This linear ‘take-make-waste’ economy puts pressure on the Earth’s natural ecosystems and exacerbates social inequalities as a result.Footnote 5 It also presents enormous lost economic opportunities from failing to recapture the value of these material resources. Globally, roughly a third of all food is wasted at an annual value of nearly United States Dollar (USD) 1 trillion.Footnote 6 In Canada alone, the value of food lost or wasted every year has been estimated at Canadian Dollar (CAD) 49 billion.Footnote 7 In the United States (U.S.), it is estimated that USD 10 billion per year worth of materials enter landfills across the country.Footnote 8

The circular economy as a solution to the current resource crisis

In the last half century, the world’s population has more than doubled, while the amount of material flowing through the economy has more than tripled. A societal culture that favours convenience and ‘disposability’ has evolved over the last several decades. This culture, combined with an expanding population, technological productivity enhancements, the globalization of supply chains, and the sub-optimal functioning of recycling infrastructure and markets, are root causes of pollution and overconsumption.

The circular economy model has come to the forefront as a solution for moving away from today’s linear society and for addressing the growing environmental and social issues and risks. The circular model is also generating new economic and employment opportunities, creating more resilient communities and businesses, and spurring innovation and new investment. The vision of a circular economy – which optimizes the use of resources and looks to recover and cycle materials through our economy indefinitely – is inspiring many to action.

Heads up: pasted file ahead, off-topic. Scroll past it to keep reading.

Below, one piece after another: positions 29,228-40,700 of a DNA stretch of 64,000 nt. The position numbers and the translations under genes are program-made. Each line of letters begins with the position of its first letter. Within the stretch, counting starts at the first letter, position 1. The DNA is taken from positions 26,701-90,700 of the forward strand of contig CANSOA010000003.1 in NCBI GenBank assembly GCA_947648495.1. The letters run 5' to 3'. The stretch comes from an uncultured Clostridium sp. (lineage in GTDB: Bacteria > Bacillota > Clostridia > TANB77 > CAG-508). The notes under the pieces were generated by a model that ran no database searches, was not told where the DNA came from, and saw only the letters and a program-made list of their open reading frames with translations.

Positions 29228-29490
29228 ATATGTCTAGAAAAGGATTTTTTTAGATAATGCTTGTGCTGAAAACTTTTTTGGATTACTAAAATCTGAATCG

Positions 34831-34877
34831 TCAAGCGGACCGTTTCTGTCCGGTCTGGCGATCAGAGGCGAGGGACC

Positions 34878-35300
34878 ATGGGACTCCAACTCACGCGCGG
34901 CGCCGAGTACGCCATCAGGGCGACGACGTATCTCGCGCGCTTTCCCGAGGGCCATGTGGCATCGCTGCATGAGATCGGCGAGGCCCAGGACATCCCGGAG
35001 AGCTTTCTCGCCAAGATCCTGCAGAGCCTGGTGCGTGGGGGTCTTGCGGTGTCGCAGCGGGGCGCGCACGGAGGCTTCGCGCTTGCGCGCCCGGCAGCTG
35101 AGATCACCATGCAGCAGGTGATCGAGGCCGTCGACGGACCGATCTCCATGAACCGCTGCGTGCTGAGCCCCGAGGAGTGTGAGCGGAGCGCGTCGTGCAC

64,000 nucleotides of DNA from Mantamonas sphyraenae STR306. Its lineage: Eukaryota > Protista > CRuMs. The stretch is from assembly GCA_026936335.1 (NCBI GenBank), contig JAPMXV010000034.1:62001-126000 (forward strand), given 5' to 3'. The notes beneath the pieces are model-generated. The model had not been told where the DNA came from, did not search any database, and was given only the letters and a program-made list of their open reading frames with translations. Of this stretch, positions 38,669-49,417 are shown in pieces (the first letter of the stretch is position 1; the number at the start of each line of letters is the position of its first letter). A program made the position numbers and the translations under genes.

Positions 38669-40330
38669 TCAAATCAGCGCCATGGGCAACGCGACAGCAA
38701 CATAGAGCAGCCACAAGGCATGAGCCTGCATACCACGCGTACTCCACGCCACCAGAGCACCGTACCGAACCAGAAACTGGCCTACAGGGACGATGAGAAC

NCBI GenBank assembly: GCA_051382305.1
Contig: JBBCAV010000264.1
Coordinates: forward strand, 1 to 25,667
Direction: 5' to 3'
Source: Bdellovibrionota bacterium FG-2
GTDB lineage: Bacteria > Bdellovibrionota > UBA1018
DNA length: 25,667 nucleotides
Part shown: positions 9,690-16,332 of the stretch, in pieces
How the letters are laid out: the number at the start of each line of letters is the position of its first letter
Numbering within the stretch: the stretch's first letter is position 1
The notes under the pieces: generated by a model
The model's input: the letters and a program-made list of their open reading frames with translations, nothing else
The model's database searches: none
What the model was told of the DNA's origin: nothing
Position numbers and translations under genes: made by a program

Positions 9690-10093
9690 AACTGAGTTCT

The model aims to design out waste and pollution through upstream interventions, keeping products and materials in use at the highest value possible throughout their lifetimes, while regenerating natural systems.

Key principles of the circular economy

The circular economy is under-pinned by three key principles (as described in the list below, with the first two illustrated in Figure 1), with the entire system being powered by renewable and clean energy.

  1. Rethink – Reducing resource consumption, sustainably managing renewable resources, and designing out waste, harmful chemicals, and pollution from products and services.
  2. Optimize – Keeping products and components at their highest value and in use for as long as possible while minimizing material losses (including design for durability, reuse, and repairability).
  3. Regenerate – Preserving ecosystems and regenerating natural capital.

It is important to note that the circular economy is not about ending growth, but rather looks to decouple finite resources from economic activity and long-term wellbeing. It seeks to realign economic activities into harmony with nature so that prosperity can continue in a world of finite and sustainably-managed renewable resources, and without environmental degradation.

Figure 1: Diagram of the circular economy.
Figure 1: Diagram of the circular economy.

Source: Institut EDDEC in collaboration with RECYC-QUEBEC.

Long description

Step 1: Rethink Extraction Manufacturing Distribution Use.

  • Reduce resource consumption and preserve ecosystems:
    • Ecodesign
    • Responsible consumption and procurement
    • Process optimization

Step 2: Optimize Products Components Resources